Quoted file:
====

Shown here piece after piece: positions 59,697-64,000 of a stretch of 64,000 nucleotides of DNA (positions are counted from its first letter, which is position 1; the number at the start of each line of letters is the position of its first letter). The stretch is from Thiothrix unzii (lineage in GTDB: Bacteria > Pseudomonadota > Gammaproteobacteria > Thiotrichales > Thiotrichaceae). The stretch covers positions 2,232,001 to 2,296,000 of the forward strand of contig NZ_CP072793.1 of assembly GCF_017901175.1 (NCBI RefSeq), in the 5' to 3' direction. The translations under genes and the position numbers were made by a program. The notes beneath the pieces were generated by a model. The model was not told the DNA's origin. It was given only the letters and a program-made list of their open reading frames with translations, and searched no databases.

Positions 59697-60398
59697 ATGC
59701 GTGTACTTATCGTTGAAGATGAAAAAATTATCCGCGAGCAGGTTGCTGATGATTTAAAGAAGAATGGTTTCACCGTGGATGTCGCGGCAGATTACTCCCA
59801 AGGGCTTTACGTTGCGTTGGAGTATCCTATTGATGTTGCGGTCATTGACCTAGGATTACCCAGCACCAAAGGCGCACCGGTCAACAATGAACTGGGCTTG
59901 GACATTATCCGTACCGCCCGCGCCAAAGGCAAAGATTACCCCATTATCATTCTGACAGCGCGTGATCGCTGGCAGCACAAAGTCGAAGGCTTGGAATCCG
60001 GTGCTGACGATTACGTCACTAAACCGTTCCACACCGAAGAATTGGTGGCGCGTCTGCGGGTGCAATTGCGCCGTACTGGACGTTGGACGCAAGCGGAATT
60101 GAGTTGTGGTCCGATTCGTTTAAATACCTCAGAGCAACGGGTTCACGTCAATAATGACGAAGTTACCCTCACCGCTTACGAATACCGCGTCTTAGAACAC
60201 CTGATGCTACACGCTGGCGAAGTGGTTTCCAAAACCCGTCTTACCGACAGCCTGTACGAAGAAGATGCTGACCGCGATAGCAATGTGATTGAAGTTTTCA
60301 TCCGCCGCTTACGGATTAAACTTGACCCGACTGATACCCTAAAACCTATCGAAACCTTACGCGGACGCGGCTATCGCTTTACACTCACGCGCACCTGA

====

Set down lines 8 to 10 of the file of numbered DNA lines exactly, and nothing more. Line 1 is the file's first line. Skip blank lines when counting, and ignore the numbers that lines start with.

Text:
60101 GAGTTGTGGTCCGATTCGTTTAAATACCTCAGAGCAACGGGTTCACGTCAATAATGACGAAGTTACCCTCACCGCTTACGAATACCGCGTCTTAGAACAC
60201 CTGATGCTACACGCTGGCGAAGTGGTTTCCAAAACCCGTCTTACCGACAGCCTGTACGAAGAAGATGCTGACCGCGATAGCAATGTGATTGAAGTTTTCA
60301 TCCGCCGCTTACGGATTAAACTTGACCCGACTGATACCCTAAAACCTATCGAAACCTTACGCGGACGCGGCTATCGCTTTACACTCACGCGCACCTGA